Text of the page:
Young Anne by Dorothy Whipple

I just love Dorothy Whipple. Reading her books gives me the same feeling of cosiness as Sunday evenings in Winter, sitting in my pyjamas in front of the (gas) fire, with a cup of tea, some hot buttered crumpets, a stack of chocolate biscuits, and some form of BBC literary adaptation on the TV. It’s complete comforting bliss, but with the nagging feeling of something just around the corner that is going to be unpleasant…this would be Monday, ready to make you get up at an ungodly hour and board a train to a job you’d rather not be doing. And that’s exactly what Whipple’s books are all like, in my experience…a warm, cosy, comforting world threatened by an external, uncontrollable and unstoppable force just lingering around the corner.

And this is great stuff. I suppose if Dorothy Whipple were writing today her books would have pastel covers and be read by people who also like Jodi Picoult and Cecilia Ahern, because between the 30’s and 50’s Dorothy W was a very popular lady indeed, with her books being Book Society choices, being read by every war hardened romantically starved housewife, and even being made into long forgotten films. I intensely dislike chick lit but somehow if it’s 50 years old and comes in a musty smelling hardback, it’s alright with me. Kind of like bodice ripping soft porn yarns; I’d run a mile from that sort of book if it were modern, but somehow, Grace Metalious I’m talking to you, I don’t mind a bit of sexy sex from the days when ladies wore suspenders if it’s wrapped in an original dustjacket and looks respectable on my shelf.

Carmen Callil at Virago might have turned her nose up at Whipple and refused to republish her because she thought her books were too lowbrow and terribly written (the rudeness!) but thankfully Nicola Beauman saw sense and has republished some of her novels under the Persephone imprint, of which my only complaint is – why hasn’t she published them all?? Since discovering the wonderful world of Whipple I have been hunting down all the ones Persephone doesn’t reprint, and trying to find them at a reasonable price to boot, so I was delighted to snag Young Anne from ebay for 99p a month or so ago. I just got around to reading it this weekend, and I thought it was marvellous.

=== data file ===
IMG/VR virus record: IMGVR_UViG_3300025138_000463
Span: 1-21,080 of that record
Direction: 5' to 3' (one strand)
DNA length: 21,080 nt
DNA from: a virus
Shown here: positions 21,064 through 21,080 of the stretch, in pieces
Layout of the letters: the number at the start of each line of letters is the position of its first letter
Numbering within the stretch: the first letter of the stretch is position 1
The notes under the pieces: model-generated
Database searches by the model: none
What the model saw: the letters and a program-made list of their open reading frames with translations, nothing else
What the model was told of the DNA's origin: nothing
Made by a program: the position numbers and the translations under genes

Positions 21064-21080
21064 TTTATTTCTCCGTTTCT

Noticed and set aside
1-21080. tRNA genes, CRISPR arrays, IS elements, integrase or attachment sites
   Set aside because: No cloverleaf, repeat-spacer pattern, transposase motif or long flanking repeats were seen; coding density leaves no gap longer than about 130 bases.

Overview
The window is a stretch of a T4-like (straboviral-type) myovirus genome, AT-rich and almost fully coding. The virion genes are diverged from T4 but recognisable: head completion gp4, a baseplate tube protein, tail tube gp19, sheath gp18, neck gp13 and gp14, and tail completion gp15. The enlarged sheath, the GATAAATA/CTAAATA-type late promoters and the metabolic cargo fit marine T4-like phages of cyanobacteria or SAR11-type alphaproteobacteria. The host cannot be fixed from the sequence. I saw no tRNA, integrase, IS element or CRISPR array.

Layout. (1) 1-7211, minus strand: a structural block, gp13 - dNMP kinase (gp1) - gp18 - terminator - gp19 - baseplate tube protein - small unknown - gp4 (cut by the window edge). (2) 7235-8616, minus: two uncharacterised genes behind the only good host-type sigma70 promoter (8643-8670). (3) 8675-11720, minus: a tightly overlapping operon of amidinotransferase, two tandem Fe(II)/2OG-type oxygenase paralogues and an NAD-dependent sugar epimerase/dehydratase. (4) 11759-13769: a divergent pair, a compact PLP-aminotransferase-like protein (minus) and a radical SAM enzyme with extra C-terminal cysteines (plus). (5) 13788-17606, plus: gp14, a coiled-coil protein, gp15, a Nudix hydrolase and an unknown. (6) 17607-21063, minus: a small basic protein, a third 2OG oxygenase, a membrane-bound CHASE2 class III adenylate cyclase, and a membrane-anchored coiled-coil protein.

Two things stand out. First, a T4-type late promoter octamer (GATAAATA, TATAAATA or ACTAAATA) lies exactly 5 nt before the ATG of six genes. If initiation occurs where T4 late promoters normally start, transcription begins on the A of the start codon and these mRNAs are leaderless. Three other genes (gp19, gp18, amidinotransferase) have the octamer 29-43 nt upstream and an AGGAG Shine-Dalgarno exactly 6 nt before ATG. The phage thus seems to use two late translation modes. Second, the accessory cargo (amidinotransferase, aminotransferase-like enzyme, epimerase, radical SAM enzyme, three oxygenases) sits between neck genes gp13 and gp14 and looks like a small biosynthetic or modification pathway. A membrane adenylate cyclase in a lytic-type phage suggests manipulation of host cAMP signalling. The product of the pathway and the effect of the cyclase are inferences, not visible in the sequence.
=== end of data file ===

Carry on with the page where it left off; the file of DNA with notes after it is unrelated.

It tells the story of Anne Pritchard who lives in a fairly well to do Northern town with her unsatisfactory family and beloved servant Emily. We are briefly sped through Anne’s childhood in the first couple of chapters, and then Anne becomes 18 and lovely and falls in love with her best friend Mildred’s cousin George Yates. But of course these things are never simple and while Anne and George love each other with an intense passion, Anne finds she can’t carry on after a nasty revelation from her cousin (which was a bit unrealistic I thought, but it must be one of those things you have to understand from a mid century viewpoint) and she gives George up…then war gets declared and Anne becomes a secretary. At work she meets Richard Soames, who is much older than her but intelligent and funny and eventually they marry. Anne thinks everything will be lovely and she will be happy once she is married, but then the 1920s hit and Anne is beautiful and loves to dance and wants to have a sparkling fun life like her other young friends…but Soames wants none of it and Anne’s life becomes increasingly lonely. When George comes back after the war, Anne realises just how dissatisfied she is with her life, and everything gets turned upside down…I’ll leave it at that because I don’t want to ruin the plot, but it all ends in characteristic Whipple style, with a nice bit of self sacrifice and hope for the future, which reflects her Christian moral stance that is clearly evident throughout all of her books.

It wasn’t the best Whipple I’ve read, but as a first novel it’s really very good. It is also interesting from the respect of being able to see the starting point of her talents and how she developed them over her career. Like her later novels, Young Anne is well characterised, involving, realistic and simple yet engrossing in its way of telling the story of small town life and all of its secret disappointments. It is definitely worth a read if you can get hold of a copy, and if you’d like to borrow mine, email me as I’m happy to send it out to people. I know how rare it is so it would be rather selfish of me to just let it sit gathering dust on my shelf. You would have to promise to send it back though!!